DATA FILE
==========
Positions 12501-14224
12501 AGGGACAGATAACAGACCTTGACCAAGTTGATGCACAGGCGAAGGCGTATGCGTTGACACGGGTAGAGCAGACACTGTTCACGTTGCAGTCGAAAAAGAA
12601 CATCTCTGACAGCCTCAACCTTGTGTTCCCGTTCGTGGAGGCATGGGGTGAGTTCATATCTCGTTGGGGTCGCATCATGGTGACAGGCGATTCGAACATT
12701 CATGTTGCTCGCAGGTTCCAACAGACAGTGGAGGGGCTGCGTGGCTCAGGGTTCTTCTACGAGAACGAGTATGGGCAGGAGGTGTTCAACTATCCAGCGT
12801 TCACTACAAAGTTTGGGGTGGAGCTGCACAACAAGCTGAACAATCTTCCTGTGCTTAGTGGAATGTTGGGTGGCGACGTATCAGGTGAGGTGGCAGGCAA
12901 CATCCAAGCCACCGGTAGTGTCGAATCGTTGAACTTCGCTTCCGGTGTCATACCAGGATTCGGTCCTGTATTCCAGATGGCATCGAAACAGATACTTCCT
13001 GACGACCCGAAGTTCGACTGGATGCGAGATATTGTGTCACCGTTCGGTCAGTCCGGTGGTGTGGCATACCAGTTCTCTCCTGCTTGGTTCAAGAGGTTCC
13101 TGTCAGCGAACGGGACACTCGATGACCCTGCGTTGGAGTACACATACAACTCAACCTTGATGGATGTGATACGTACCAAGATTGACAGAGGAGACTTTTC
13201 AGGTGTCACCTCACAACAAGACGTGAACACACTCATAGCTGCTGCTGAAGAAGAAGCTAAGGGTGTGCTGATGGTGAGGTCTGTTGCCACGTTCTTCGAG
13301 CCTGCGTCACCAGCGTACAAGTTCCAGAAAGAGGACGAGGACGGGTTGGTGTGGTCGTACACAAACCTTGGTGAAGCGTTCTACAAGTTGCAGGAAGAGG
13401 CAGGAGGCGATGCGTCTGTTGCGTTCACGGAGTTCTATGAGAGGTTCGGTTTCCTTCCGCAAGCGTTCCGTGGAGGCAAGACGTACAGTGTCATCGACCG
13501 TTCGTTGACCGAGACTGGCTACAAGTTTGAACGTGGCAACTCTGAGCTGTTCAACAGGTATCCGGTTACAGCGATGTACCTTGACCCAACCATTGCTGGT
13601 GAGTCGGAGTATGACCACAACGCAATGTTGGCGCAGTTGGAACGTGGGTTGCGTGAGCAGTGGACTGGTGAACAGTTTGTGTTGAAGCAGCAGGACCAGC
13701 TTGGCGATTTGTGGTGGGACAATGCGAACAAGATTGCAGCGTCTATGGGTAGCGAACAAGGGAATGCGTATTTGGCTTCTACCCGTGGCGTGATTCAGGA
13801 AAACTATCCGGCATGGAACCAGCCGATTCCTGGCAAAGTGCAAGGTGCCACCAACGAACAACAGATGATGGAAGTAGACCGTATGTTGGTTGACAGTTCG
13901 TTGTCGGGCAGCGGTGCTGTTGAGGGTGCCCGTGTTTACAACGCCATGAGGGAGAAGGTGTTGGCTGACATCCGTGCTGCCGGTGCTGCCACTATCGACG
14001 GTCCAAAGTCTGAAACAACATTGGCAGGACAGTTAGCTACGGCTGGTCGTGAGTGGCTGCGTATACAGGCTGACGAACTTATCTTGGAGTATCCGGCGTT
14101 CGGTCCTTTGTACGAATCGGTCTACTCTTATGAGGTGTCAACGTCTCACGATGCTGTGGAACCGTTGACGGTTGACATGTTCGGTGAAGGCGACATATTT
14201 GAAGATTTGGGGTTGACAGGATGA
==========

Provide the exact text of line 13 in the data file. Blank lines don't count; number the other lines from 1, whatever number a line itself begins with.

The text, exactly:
13601 GAGTCGGAGTATGACCACAACGCAATGTTGGCGCAGTTGGAACGTGGGTTGCGTGAGCAGTGGACTGGTGAACAGTTTGTGTTGAAGCAGCAGGACCAGC